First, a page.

By now, were accustomed to South American teams dishing out catchy monikers for their players. But the Argentines have always taken it to the next level of creativity. Its no different this time around either. Where else would you find players nicknamed after a witch, a noodle or a donkey

While Messi, the pint-sized poacher who runs defences ragged, is endearingly and aptly referred to as the atomic flea, the Argentine superstar is not the only one in the squad to be handed a sobriquet on the basis of his size. Sergio Romero might be a 6ft 3in tall giant in front of the Argentine net, he is still called Chiquita or tiny, as his basketball-playing brothers, Marcos, Diego and Oscar, are anywhere between two-to-eight-inches taller than him. Striker Ezequiel Lavezzi is El Pocho or the chubby one for his obvious girth, Fernando Gago is Pintita or the small one who tries to look good and the burly Maxi Rodriguez is Le Fiera or the beast. Then there is Angel Di Maria known as Fideo or the noodle for his wiry frame and the combative midfielder Javier Mascherano is El Jefetico, or the little chief. Hitman Sergio Aguero on the other hand has retained the pet name of El Kun given to him by his family for having a strong resemblence with the Japanese anime character Kum-Kum.

The ingenuity of the epithets in Argentina, of course, originates from the nations evident lack of diversity in first names. You can only have so many Diegos, Sergios and Fernandos in the mix without pandemonium breaking out in the camp.

Argentina have not made it past the quarterfinal stage since the 1990 edition. This, despite having possessed superstars with rather macho monikers, from El Angel Gabriel Batistuta, Hernan Arma Letale (Lethal Weapon) Crespo to Javier Il Trattore (The Tractor) Zanetti. Juan Sebastian Veron, meanwhile, was La Brujita or the little witch and Ariel Ortega El Burrito or little donkey. There were those of the rodent variety too. Juan Riquelme was called Topo Gigio after the famous lead character of a Spanish puppet show, a rat.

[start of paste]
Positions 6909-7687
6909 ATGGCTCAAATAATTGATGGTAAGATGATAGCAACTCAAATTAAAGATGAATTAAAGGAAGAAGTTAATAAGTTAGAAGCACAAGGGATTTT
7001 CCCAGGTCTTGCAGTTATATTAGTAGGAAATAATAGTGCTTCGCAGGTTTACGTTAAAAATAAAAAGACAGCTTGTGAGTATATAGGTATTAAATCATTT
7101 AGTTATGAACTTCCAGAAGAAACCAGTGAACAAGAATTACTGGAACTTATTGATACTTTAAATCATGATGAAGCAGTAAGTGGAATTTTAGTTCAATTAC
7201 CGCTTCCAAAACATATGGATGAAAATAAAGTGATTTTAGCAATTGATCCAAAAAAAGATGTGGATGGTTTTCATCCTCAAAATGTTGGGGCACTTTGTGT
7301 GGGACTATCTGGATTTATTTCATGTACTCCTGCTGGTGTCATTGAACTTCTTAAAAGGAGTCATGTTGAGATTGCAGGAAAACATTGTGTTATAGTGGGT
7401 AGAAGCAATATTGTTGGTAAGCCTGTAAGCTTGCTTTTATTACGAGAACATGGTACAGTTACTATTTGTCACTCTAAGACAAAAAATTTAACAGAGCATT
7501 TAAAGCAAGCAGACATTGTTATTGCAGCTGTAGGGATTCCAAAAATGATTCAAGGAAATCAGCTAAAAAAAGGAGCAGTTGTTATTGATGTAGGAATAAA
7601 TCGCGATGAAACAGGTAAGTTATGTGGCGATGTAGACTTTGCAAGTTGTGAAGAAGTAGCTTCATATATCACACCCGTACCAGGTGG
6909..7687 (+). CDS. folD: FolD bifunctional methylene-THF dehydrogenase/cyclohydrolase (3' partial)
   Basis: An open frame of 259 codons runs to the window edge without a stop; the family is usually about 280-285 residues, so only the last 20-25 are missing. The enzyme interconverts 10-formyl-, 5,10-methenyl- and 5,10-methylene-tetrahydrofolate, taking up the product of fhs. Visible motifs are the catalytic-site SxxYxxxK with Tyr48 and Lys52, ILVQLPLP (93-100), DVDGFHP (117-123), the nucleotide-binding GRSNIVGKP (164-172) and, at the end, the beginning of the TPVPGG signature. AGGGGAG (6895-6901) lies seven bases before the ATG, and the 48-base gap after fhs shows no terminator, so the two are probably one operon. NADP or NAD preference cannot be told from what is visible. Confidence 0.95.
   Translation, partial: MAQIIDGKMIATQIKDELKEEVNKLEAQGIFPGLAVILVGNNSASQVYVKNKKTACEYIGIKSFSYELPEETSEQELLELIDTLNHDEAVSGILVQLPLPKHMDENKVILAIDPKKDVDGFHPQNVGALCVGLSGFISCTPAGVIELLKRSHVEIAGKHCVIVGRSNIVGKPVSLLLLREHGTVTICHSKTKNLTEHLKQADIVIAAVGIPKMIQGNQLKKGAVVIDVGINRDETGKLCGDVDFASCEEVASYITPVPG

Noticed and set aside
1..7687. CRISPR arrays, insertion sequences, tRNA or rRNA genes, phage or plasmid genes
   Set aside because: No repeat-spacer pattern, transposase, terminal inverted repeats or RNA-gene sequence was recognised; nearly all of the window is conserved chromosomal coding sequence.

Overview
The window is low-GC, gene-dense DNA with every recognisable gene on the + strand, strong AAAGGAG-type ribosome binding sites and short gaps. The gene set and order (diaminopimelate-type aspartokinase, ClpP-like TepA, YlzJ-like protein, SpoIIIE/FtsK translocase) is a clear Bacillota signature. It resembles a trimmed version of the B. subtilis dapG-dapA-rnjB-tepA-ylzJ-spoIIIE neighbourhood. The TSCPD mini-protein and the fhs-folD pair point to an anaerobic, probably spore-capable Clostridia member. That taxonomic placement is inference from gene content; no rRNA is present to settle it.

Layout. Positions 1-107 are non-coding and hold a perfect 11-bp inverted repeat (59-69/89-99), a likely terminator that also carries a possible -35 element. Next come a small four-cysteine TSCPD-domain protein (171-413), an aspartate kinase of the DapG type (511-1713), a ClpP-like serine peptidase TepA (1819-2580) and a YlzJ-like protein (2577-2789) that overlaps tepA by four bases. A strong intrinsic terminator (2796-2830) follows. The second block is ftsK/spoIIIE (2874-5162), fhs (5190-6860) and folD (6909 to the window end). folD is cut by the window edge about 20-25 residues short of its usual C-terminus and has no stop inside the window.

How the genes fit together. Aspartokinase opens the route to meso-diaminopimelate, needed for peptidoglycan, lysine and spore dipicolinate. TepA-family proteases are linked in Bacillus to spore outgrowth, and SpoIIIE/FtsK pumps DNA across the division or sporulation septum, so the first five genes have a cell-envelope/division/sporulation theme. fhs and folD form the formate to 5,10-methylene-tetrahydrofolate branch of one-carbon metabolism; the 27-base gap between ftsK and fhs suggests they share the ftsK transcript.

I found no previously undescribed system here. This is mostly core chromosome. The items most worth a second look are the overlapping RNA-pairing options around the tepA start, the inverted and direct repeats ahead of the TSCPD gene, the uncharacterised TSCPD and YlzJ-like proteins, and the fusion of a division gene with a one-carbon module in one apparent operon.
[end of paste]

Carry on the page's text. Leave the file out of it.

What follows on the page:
Not surprisingly, Diego Maradona, the man who generations of Argentines have obsessed over, boasts of having hoarded the most number of nicknames, a dozen of them at least. The legendary striker was most commonly referred to as El Pibe de Oro or the golden kid. But during the 1986 World Cup in Mexico, Uruguayan radio commentator Victor Hugo Morales coined him as the Barrilete Cosmico or cosmic kite as Maradona ran past five defenders to score a magic goal against England.

Nigeria - Emenike: Streets ahead

When does a footballer turn into a national icon Is it when he finally earns a price tag of millions on the trade market Or is it when he fights a lone war and helps his county qualify for a World Cup Or could it be when a street is named after him Nigerias most colourful character, Emmanuel Emenike, can stake a clam, having achieved the first two.

When Turkish giants Fenerbahce bought him for $13m, the 27-year old became Nigerias most expensive export of all time. Also, with three goals in the Super Eagles last two do-or-die matches, Emenike also did his fair share in registering a spot in Brazil. Now all that was left was getting his name on a street sign. And Emenike wasnt in the mood to wait for the decision-makers in Abuja to take the call.